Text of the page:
8 Ways to Be Kind to Other Parents - and Raise Great Kids in the Process!

Let’s face it, parenting is hard in the best of circumstances…and really, really tough in the worst.

The lives of countless families – particularly those whose kids don’t follow the path the other 85% seem to do with ease – run counter to the social and mass media images of fabulous family-dom. So what better way to support other parents than to be kind, nonjudgmental and empathic and, by word and deed, teach our children to do the same?

Sadly, it doesn’t always happen that way. Consider these true-to-life tales:

One mom of an 11-year-old boy has had other parents tell her (to her face, I’m sad to report): “Your kid is a nightmare.” And “Your kid is ruining the class.” Stunned by such comments, they often go unaddressed, although certainly not un-felt.

Another mother, now in her 50s, recalls in vivid detail when her two-year-old, already exhibiting signs of the physical and emotional syndromes to come, was screaming in tantrum – once again and in public. A woman came up to her and said, “You must have done something really terrible to your daughter for her to be acting this way.” Mortified and filled with shame, the mom never forgot the incident.

Smartly, though, each of these women built a tribe of trusted peers and professionals with whom she could share her parenting challenges – and bear witness to those of others.

They faced early on what virtually every one of us eventually comes to know: No parent gets through life without their children having some sort of problem – whether major or minor.

In all my years of being an educational therapist, parenting my own children and helping others do the same through coaching, I have yet to meet a single parent who didn’t struggle with parenting decisions and profoundly benefit from the understanding of another mom or dad.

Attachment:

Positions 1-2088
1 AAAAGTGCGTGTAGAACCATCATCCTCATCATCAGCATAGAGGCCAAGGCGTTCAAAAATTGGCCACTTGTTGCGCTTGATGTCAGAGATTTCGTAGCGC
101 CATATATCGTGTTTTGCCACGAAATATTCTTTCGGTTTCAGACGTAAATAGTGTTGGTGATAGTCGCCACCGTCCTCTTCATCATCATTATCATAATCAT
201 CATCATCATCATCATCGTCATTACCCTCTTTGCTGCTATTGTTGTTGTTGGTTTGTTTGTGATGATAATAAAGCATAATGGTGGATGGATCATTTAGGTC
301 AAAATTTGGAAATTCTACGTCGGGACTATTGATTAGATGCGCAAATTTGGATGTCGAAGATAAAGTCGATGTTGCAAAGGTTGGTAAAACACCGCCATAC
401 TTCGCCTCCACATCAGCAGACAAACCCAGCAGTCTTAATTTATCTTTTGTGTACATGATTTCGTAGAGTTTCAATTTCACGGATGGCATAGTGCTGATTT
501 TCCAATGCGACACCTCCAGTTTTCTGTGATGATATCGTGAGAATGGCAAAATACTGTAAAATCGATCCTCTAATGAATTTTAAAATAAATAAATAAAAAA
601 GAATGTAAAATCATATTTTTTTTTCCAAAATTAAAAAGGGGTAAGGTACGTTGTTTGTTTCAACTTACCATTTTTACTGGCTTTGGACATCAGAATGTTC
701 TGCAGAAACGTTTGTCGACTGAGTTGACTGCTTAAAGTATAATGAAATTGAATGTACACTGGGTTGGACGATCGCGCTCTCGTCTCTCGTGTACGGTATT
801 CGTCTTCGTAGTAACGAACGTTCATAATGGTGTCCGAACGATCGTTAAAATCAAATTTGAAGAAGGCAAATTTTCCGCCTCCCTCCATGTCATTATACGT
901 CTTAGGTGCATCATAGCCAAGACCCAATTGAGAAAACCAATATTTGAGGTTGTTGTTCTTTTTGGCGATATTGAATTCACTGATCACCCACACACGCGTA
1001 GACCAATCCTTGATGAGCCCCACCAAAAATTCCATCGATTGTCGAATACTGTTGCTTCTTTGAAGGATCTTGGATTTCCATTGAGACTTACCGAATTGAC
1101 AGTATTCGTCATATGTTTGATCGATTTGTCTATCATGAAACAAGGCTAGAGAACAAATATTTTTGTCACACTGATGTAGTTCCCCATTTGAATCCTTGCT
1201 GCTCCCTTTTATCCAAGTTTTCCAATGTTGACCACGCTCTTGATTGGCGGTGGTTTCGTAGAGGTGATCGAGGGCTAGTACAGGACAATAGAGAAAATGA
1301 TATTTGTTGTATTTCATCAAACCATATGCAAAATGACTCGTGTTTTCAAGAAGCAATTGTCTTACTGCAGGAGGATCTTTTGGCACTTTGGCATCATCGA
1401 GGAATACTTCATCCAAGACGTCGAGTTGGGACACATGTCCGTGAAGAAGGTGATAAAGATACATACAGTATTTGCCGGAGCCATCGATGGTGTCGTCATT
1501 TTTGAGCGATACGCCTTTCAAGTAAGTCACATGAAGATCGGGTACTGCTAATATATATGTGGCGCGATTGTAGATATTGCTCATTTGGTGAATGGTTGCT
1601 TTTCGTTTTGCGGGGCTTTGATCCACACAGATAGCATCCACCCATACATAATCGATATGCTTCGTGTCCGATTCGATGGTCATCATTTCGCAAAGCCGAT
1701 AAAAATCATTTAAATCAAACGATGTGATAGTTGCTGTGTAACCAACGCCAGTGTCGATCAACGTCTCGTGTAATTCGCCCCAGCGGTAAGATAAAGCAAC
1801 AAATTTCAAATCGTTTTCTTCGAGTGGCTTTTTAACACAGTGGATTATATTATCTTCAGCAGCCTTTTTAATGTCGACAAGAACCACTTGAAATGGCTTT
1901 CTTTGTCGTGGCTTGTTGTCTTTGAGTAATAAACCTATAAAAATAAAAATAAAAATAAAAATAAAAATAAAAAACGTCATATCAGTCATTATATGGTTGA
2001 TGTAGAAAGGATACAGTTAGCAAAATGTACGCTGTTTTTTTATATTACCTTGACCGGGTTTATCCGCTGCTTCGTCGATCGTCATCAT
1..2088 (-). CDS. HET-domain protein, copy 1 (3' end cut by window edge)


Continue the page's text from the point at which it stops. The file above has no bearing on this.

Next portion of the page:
Given this indisputable fact, the expectation is that parents would really be there for one another. What tends to happen some times, is that parents of “normative” kids fear their children’s lives and educations will be impacted in a negative way by children deemed troubled or different. Problems arise when the former reflexively react to advantage their kid over the “other.”

The competition that ensues from such a worldview perpetuates a dog-eat-dog family culture, when what we need is one where compassion, cooperation and collaboration produce the best hope for our collective future.

I’ll give you that the world can seem big and scary for parents today. And there’s plenty of societal pressure to compel you to leverage every advantage for your offspring.

But when the parental MO is to hunker down in family insularity and isolation and, in some cases, compete with other families, every family loses.

After all, they really aren’t “my” kids and “your” kids. All kids matter. In the blink of an eye, they’ll be running the world. Unless we teach them, they will not learn to factor kindness, empathy and mindfulness about the diversity of human experience into their adult decisions.

Teaching it doesn’t take all that much, by the way. Mindful words and thoughtful actions – modeled in front of our kids – can truly make the world a better place. Even Sesame Street climbed on the “let’s be kind and tolerant of otherness” bandwagon in a big way when it introduced Julia, a girl with autism, into the family of characters loved by generations. (And if it’s good enough for Sesame Street...)

That’s why I’m putting out the call to every parent to let kindness and tolerance be your touchstones from here on out. Here are my 8 suggestions. If you have additional suggestions for how we can “share the love” with other parents, please email me directly or share them with my followers on Facebook and Twitter.

 

·               Practice empathy. Don’t judge or assume the worst about the parents when a child is having a tantrum or acting in a manner you think is inappropriate. Reframe “what” you see by considering “why” the child may be acting that way.

·               Model acceptance for your children. If a classmate or playmate is having a meltdown, saying, “Johnny really seems to be having a tough day” versus “Johnny is bad,” lets your child know that every kid gets overwhelmed sometimes. When inappropriate behavior requires intervention, by all means step in, but be sure to model empathy. Avoid equating a child’s actions with their character. Saying, “You seem upset Susie, but in our house we don’t hit one another” lets her know her behavior isn’t acceptable, but it doesn’t make her any less valuable or lovable.